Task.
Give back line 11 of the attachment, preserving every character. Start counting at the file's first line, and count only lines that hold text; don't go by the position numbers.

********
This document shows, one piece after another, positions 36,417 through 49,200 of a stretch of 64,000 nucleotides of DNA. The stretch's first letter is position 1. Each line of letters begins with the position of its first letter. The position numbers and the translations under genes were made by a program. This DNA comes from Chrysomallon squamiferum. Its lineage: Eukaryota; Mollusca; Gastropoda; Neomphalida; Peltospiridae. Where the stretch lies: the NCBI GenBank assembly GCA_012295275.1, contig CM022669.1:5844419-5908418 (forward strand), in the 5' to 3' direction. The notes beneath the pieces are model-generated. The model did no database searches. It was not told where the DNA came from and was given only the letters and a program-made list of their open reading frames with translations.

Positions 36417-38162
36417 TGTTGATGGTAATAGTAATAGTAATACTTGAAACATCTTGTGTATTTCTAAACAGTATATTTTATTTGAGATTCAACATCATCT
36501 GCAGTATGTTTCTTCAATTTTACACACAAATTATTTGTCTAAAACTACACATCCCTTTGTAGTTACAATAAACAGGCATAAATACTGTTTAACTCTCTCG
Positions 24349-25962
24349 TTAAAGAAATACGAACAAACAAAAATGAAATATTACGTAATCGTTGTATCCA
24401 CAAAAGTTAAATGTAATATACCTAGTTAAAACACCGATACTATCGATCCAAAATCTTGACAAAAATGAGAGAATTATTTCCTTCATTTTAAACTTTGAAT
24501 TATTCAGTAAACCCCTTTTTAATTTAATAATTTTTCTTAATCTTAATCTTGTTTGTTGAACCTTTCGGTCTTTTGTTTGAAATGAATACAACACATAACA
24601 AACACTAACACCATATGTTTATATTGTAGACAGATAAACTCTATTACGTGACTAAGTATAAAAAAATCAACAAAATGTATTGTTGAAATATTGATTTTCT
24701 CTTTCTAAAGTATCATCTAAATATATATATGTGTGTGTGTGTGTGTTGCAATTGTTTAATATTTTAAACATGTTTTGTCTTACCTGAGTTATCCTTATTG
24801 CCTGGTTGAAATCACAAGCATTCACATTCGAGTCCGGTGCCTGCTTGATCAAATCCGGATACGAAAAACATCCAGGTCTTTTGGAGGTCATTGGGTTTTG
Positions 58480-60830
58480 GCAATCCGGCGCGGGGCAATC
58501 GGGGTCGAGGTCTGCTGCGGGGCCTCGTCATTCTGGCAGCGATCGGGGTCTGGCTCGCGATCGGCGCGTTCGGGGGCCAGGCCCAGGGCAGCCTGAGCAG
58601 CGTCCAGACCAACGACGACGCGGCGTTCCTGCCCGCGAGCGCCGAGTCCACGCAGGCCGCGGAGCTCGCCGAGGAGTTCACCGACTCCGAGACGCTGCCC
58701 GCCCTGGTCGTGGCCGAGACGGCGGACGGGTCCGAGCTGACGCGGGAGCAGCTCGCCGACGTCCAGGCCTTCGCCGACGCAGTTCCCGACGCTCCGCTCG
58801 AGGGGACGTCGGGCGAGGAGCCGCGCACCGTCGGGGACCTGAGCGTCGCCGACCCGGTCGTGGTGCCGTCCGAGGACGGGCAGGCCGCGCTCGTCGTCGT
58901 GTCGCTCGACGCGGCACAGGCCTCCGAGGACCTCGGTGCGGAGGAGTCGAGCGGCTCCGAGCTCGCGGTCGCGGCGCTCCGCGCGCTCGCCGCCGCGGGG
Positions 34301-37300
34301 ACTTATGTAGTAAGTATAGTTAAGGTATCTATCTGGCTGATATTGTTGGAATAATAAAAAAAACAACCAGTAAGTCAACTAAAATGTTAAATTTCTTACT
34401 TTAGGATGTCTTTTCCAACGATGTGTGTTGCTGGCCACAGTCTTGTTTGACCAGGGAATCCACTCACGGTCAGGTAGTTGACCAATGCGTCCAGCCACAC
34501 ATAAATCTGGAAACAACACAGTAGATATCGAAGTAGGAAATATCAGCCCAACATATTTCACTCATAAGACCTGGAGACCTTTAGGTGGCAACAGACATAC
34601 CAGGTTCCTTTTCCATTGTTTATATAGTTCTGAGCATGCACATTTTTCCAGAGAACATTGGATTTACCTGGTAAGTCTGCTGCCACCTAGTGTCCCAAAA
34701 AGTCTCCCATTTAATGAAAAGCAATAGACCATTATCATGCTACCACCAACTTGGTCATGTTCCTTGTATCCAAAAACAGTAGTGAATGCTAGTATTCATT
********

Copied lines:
24801 CCTGGTTGAAATCACAAGCATTCACATTCGAGTCCGGTGCCTGCTTGATCAAATCCGGATACGAAAAACATCCAGGTCTTTTGGAGGTCATTGGGTTTTG